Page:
I was recently asked if I could design an EQ that worked like the 'pop' and 'classic' EQ plug ins that used to be used in the REDD47 consoles and predecessors. Using the curves published in 'Recording The Beatles' I came up with a circuit based on a stripped down and modified Helios 69 EQ with a switch to selec 'pop' or 'classic'. I was then asked if I could not make it so both the the 'pop' and 'classic EQ curves were available at the same time. In doing this, a very strange thought occurred to me. The Helios treble EQ is virtually identical to the EMI 'classic' EQ curves (the frequency, step size and gain range are identical) as is the bass cut except for the frequency it works at. The bass boost is very nearly the same but tweaked from a shelf to a bell curve. The clincher is that the 'pop' 4.7KHz peaking EQ is a stepped version of one of the Helios 69 mid boost frequencies.

I then realised that Dick Swettenham, who designed the Helios 69 EQ, had previously worked at Abbey Road studios in the service and design departments so he must surely have had a deep understanding of the innards of the REDD EQ.

I am sure you can now see where I am going with this. Is the Helios 69 EQ simply a modified and expanded version of the REDD EQ?

I simulated a cut down version of the Helios 69 EQ (pic attached) and it is surprisingly easy to get curves very close to those of the REDD EQ.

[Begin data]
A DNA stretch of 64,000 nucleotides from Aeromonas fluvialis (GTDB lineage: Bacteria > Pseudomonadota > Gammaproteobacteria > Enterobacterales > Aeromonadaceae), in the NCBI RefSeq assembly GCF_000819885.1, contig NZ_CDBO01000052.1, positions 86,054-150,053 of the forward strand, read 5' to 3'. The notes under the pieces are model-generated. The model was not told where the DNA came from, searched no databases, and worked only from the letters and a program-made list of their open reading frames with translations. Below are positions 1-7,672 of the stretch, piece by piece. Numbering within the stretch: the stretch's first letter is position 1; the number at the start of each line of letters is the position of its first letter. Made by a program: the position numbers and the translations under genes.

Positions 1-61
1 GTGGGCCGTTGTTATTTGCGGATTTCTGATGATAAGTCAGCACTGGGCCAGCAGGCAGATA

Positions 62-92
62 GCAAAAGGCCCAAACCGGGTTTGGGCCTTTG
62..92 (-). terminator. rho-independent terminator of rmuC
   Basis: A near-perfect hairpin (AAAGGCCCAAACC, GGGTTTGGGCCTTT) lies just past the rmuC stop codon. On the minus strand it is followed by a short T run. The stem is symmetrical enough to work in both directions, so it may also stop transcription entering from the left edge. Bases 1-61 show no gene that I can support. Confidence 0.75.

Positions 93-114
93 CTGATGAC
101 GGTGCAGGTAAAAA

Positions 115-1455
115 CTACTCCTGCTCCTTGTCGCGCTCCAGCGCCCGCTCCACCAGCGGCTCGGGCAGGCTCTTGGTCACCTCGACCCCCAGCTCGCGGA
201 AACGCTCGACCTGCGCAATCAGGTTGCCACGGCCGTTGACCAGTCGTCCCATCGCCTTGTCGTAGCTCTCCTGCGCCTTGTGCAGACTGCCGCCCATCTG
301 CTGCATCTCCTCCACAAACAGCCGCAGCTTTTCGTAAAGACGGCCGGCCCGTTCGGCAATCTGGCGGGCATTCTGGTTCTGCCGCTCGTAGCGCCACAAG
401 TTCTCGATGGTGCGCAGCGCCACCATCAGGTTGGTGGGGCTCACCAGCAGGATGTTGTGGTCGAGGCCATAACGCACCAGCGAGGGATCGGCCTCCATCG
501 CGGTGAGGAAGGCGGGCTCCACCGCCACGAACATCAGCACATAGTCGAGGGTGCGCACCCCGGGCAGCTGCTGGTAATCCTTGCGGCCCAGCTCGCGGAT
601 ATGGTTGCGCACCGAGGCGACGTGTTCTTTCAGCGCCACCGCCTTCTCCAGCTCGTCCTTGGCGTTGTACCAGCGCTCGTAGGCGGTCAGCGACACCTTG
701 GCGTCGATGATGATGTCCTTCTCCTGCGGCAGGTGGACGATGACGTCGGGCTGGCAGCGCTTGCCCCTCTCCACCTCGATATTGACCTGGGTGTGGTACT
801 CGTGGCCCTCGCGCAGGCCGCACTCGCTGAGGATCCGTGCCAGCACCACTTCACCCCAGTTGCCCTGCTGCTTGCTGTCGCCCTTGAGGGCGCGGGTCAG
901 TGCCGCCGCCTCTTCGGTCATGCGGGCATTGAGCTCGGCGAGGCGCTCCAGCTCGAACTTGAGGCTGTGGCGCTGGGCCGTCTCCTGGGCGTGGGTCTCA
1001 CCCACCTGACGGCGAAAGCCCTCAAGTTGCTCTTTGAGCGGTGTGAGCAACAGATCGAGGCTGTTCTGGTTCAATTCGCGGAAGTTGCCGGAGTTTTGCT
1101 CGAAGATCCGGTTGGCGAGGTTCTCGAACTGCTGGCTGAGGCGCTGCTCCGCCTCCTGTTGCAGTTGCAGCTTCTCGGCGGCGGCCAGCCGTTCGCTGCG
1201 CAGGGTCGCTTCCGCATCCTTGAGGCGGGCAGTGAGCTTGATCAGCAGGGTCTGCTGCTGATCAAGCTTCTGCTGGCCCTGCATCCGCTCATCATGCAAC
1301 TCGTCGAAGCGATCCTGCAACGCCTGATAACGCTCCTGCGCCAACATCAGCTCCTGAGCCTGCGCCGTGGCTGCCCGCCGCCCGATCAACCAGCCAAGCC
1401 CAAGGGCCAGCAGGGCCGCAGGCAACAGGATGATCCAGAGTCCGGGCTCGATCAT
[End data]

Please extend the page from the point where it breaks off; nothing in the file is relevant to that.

What do you think/know??

Cheers

Ian

Hey Ian,

I only just saw this. Well done. I did similar a few years back after plugging the original REDD eq schematics into spice and tweaking things to match using a similar topology to yours.

The original is a very well designed circuit but it isn't really practicable or necessary to use the original topology of two 400 ohm constant impedance stacked circuits for a 200 ohm with 10dB total loss - rather than the usual (at the time) 10dB loss per band (+20dB total).

For the 'Pop' presence and the brilliance controls, using a Pultec/Helios type circuit, I found it necessary to adjust the Q slightly for each step to match the original topology but I doubt it made much difference to what was heard/ perceived.

Regarding Dick Swettenham and EMI, I'm not sure there is any connection with the circuits. The approach is very different, even if similar results can be obtained by manipulating things. The REDD eqs were based on an earlier EMI desk eq that had 2OdB insertion loss which, in turn, was pretty much based on original research by Alan Blumlein and others.

The Helios EQ was simply a lesser expensive to build passive LCR EQ when constant impedance wasn't needed. It was quite commonly used before everyone adopted Peter Baxendall's feedback type EQ. The Sound Techniques original A Range desks at Trident et al. used a similar EQ to the Helios before switching to Baxendall type for the System 12 etc.

That's all I can think of at the moment.

Cheers.